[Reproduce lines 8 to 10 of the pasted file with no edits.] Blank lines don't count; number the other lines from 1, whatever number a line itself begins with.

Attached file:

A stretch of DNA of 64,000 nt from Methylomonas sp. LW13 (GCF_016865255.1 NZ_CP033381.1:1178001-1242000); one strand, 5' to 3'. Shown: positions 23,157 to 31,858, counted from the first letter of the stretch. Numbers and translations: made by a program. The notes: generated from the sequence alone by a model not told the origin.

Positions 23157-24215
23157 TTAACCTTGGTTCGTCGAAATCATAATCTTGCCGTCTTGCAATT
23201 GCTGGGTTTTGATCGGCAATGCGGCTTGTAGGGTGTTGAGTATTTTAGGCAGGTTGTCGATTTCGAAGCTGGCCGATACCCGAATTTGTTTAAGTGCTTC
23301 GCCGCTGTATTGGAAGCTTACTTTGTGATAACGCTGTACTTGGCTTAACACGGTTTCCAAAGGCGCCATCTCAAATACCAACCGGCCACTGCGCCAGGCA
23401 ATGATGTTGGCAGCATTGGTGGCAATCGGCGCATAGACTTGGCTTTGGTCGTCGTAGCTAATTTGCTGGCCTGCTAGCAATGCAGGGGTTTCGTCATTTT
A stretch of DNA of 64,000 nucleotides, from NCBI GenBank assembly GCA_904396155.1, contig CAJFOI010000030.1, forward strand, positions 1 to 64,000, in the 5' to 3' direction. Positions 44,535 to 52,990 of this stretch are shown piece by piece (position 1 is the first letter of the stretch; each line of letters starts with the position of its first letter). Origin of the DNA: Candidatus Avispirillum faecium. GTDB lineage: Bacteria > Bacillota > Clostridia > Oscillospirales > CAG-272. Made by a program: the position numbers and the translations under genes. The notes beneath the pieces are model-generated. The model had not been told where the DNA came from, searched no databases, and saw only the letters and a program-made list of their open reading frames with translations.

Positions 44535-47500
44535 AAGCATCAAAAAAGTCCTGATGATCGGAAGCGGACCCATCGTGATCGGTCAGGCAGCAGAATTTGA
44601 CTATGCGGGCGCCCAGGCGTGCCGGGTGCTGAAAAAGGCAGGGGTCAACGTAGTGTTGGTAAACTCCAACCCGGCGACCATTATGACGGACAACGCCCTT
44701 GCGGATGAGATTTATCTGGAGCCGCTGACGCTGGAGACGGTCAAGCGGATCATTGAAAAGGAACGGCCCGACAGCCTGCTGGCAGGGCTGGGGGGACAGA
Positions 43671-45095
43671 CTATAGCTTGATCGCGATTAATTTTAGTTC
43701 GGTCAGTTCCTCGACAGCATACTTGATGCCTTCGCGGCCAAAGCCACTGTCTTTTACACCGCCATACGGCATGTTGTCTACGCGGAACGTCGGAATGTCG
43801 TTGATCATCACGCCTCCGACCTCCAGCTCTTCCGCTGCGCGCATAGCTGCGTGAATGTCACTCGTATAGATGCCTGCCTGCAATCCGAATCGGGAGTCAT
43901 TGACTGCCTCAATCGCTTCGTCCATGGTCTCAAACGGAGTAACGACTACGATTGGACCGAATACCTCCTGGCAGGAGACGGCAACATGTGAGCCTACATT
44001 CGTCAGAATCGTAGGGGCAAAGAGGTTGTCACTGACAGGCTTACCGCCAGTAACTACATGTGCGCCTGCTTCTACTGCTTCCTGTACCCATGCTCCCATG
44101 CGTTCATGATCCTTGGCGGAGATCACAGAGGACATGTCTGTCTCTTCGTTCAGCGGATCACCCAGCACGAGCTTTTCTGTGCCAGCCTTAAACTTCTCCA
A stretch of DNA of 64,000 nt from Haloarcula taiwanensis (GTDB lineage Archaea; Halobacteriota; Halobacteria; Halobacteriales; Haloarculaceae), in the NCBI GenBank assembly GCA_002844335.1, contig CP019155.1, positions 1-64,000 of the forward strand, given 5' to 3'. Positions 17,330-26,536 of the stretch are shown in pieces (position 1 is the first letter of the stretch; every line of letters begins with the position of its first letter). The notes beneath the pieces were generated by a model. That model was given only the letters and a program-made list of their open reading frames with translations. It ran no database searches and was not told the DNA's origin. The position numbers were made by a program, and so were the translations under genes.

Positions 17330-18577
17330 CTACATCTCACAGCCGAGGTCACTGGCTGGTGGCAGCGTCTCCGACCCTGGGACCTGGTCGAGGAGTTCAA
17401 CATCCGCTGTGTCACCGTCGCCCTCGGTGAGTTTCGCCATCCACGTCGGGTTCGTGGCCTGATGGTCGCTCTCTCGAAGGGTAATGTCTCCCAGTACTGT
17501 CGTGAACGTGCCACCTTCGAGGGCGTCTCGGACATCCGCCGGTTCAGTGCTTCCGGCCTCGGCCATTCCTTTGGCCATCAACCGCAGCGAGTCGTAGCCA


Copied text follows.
Positions 44535-47500
44535 AAGCATCAAAAAAGTCCTGATGATCGGAAGCGGACCCATCGTGATCGGTCAGGCAGCAGAATTTGA
44601 CTATGCGGGCGCCCAGGCGTGCCGGGTGCTGAAAAAGGCAGGGGTCAACGTAGTGTTGGTAAACTCCAACCCGGCGACCATTATGACGGACAACGCCCTT